Warren resident Couch loves education and a good challenge

Bill Couch, of Warren, plays the organ in his office. It’s one of his hobbies in a busy life that’s seen him serve as a school superintendent, the CEO of a company and as a manager for Habitat for Humanity.
Bill Couch, of Warren, plays the organ in his office. It’s one of his hobbies in a busy life that’s seen him serve as a school superintendent, the CEO of a company and as a manager for Habitat for Humanity. Photo by Steve Clark.

Originally published Feb. 18, 2013.

At 81, Warren resident Bill Couch is learning how to play the ocarina, a type of flute.

Six years ago, he started woodworking for the first time in his life, producing everything from bookshelves to cabinets, as well as restoring antique pieces.

It's because he's interested in knowledge, he says. And also because he likes a challenge.

Couch's pursuit of those two things has spanned his entire life, starting when he was a teacher and later a superintendent, to when he became the CEO of a company and then a manager for Habitat for Humanity.

Born on a farm in Huntington County, Couch says his family's ties to Warren go back almost 150 years.

"My father and all of his family were born here and my grandma, this is hard to believe, but this is the real truth, right after the Civil War they were in eastern Ohio. They walked from eastern Ohio to right outside of Warren here," Couch says.

Given his love for knowledge, Couch became a teacher in 1957. Teaching U.S. history, government and economics, Couch worked in both high schools and universities.

"I started teaching because I loved it," Couch says. "I wanted to teach kids. I wanted to communicate with kids and reason with them. Not argue with them, but cause them to discuss and cause them to be open-minded about things."

In time, Couch branched into the administrative side of public education, ultimately becoming the superintendent of schools in Shelbyville.

"And you think that's an advancement," he says. "But the most fun I ever had was when I was with the kids."

"Right now," Couch continues, "(being) an administrator in public education has more to do with paperwork, all of that kind of thing, than it has to do with educating kids."

After 27 years in public education, Couch retired in 1984, disillusioned by what he calls the politicization of the education process.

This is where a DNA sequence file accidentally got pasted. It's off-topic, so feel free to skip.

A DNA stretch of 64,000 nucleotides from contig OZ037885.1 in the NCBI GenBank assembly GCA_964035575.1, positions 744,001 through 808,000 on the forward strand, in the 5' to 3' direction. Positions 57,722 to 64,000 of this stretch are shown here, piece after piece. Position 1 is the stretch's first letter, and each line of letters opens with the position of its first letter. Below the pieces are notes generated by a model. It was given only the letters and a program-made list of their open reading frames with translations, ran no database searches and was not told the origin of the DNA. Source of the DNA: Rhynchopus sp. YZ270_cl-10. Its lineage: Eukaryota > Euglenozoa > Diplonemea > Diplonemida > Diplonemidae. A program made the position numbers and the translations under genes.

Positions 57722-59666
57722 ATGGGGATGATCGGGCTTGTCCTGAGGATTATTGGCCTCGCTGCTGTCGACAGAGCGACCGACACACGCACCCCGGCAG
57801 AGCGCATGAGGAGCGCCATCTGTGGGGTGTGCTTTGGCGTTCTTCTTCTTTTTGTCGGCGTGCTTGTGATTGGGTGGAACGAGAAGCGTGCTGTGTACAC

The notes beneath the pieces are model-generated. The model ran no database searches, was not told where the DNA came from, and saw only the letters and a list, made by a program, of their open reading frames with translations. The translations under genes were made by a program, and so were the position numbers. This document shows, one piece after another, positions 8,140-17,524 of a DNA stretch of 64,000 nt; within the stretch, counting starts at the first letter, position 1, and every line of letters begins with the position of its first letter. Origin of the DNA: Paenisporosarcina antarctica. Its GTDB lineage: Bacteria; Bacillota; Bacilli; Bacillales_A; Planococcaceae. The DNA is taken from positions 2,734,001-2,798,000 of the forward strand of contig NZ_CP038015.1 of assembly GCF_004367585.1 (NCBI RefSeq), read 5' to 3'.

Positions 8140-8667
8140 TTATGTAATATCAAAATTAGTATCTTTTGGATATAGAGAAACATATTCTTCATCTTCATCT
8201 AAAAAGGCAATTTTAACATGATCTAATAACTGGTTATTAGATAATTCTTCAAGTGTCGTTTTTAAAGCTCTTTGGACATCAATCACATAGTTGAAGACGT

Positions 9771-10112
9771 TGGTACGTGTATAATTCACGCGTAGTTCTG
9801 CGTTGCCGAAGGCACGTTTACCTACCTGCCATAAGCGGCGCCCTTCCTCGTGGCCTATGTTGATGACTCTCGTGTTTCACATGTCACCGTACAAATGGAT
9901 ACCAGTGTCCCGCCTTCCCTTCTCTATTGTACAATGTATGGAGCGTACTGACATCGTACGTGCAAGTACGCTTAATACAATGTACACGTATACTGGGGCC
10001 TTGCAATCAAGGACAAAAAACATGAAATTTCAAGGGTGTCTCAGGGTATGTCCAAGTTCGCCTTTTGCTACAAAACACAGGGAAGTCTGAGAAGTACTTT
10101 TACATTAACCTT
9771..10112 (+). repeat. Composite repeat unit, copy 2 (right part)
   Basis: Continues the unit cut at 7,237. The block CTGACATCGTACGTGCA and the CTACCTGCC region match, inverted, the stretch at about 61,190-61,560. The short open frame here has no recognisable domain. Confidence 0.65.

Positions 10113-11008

"It became political football," Couch says. "Rather than solving problems, you cause problems, and I couldn't see any future in that, and I just retired from education."

As Couch's career in public education ended, he found a different application for the skills he had developed as a superintendent, and it led to a new challenge elsewhere. CountryMark, an agricultural cooperative firm based in Indianapolis, was looking for leadership and came calling.

"This company came to me and said, ‘Bill, you can manage multimillion-dollar budgets for schools. We have a young man coming from Harvard, but it's going to take him five years to get here. Would you take (this job) for those five years?'"

"So, I did," Couch says. "Beautiful job. Wonderful job. Everybody was on an incentive. No time cards. The more they made, the more I made, the more the co-op made."

Couch served as CountryMark's CEO and was with the company from 1984 to 1994.

After a decade in the agriculture business, Couch retired again and he and his wife, Winifred, started visiting Sebring, FL. But Couch wasn't looking for rest and relaxation in the Sunshine State; he was looking for a new challenge.

"When we got down there, I'm always looking for something to do," Couch says. "So, I met a guy and he said, ‘Do you know anything about construction?' I said, ‘Very little, other than I can draw blueprints and do things like that.' And he said, ‘Why don't you come out?'"

With that, Couch became a manager for Habitat for Humanity and he got the chance to be a teacher again, working with young volunteers on projects.

"I started getting young college kids during spring vacations and they'd come from New York and Boston and all over the country, boys and girls, and they'd never done anything like that in their lives," Couch says.

Under his direction, Couch and his volunteers built five to six houses every winter. He enjoyed working for Habitat so much that when he and his wife moved to Brownsville, TX, they got affiliated with the Habitat branch there, starting a Habitat retail store, as they had in Sebring, and they assisted Spanish-speaking clients as they learned the ins and the outs of homeownership.

Couch and wife returned to Indiana in 2002 after working for Habitat for nine years. For a time, they lived in Delaware County, tending to farmland they owned there, before moving back to Warren.

"My wife had been a nurse (at Heritage Pointe in Warren) in the 1970s and '80s and she's always really wanted to come back here because she liked the people so well," Couch says. "And so that's why we're here."

Couch's return to Warren coincided with his picking up woodworking as a serious hobby.

"We came here six years ago, and as a superintendent of schools I had bought thousands of dollars worth of woodworking tools, equipment, saws, mills, whatever, and I've always had a yearning to do that," Couch says.

Woodworking was another challenge for him and he approached it with vigor, consuming many books and magazines on the topic, educating himself to a point where he could build and repair almost anything.

Today, Couch enjoys reading and indulging his inner musician, playing the organ in office, and learning other instruments, like the ocarina.

While Couch's professions and interests over the years have changed, one thing hasn't.

"I'm interested by knowledge," he says.

"I've had a blessed life. I've had opportunities that lots of people never got and I really appreciate it and am thankful for it."